“The biggest highlight is always the people: lecturers, technicians and peer students. They make the university the good place that it is.”
Please tell us a bit about your work and your influences
My current work Plastic Era as an Indicator of the Anthropocene is an ongoing research based project exploring the relationship between humans, non-compostable rubbish, and the earth. In its current phase titled Optograms of the Earth, the body of work presents a series of Colour Photograms produced with plastic waste extracted from Agricultural areas around Brighton and the South Downs.
This project looks into the use of plastics in our everyday lives, particularly within agriculture and the effects of synthetic polymers in soil’s health. Additionally, this artistic project explores photography plasticity using experimental darkroom techniques. Along this work non-photographic subjects become subjects moving from the abject to the seductive. By enlarging these materials and subjecting them to light, she embarks on a journey of analysis, observing the progression of decay and degradation of different polymerized substances and their intricate interweaving with organic matter such as soil and plants.
Can you tell us a bit about your journey to you course and made you choose it?
After graduating in Fine Art: Sculpture I knew my academic journey was not finished so, I decided to study MA Photography to expand my artistic practice and embrace the 2 dimensions. The course is very kin on research and this is an important part of my artistic practice in which I wanted to focus.
I chose to study at Brighton because of the high recommendation on its lecturers and technicians. I am based in Brighton and study in the same city where I life and work would have many other conveniences.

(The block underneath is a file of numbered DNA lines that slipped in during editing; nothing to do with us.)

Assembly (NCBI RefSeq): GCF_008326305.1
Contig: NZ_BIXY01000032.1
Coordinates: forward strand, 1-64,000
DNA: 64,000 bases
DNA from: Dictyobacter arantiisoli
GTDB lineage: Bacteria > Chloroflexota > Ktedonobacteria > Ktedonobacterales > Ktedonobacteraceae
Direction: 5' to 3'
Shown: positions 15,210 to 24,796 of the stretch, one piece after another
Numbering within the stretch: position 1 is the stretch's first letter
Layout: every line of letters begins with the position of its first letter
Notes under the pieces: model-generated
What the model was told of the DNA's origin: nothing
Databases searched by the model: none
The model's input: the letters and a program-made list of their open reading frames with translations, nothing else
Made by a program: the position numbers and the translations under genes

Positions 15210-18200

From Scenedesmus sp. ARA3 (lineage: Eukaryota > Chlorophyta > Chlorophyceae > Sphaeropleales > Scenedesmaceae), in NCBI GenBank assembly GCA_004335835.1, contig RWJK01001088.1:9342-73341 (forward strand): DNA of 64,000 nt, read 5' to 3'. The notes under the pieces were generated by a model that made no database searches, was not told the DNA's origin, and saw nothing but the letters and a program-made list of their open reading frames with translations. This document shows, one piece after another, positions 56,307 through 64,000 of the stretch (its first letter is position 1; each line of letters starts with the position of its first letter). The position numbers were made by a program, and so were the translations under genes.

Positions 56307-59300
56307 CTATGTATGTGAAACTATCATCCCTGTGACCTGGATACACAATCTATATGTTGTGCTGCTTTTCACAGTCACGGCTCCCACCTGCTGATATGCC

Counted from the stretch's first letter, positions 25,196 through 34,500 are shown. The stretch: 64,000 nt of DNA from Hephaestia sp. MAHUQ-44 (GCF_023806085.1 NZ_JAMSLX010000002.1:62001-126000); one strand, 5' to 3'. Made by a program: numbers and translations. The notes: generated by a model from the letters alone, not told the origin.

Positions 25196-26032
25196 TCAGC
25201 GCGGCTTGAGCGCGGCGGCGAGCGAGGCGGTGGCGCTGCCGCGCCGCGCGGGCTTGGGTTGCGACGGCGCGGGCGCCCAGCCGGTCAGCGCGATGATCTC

What were the highlights of the course for you?
The biggest highlight is always the people: lecturers, technicians and peer students. They make the university the good place that it is. Within the department a supportive environment is created and ideas are freely shared and supported with constructive criticism. The facilities are amazing and I just fell in love with the colour darkroom as an physical and mental space.
Was the location of your course in Brighton important?
Yes, definitely finding what you are looking for in your local university is a plus. It makes a little bit easier too conciliate higher education with other commitments like work or family. However, it wasn’t detrimental and as I mentioned before lecturers, technicians and facilities made me take my final decision.
What are your plans after graduation? What’s next for you?
After graduating I will continue doing research based visual art. It is possible that I will continue with this project for some time, as I there is plenty to explore and learn. I am evaluating the possibilities of doing a Phd.
I also want to be a lecturer and I am looking forward to pursue this goal.
What advice would you give to someone considering doing postgraduate study?
Make good research into the universities that you may be interested in. Talk to previous graduates and lecturers if you have the opportunity.
Keep an open mind on your practice and where this path is going to take you. You will discover things you can’t even imagine. If you are fortunate to have the opportunity of studying an MA don’t waste it and grab it with your teeth.
It is a hard journey, but I wouldn’t change it.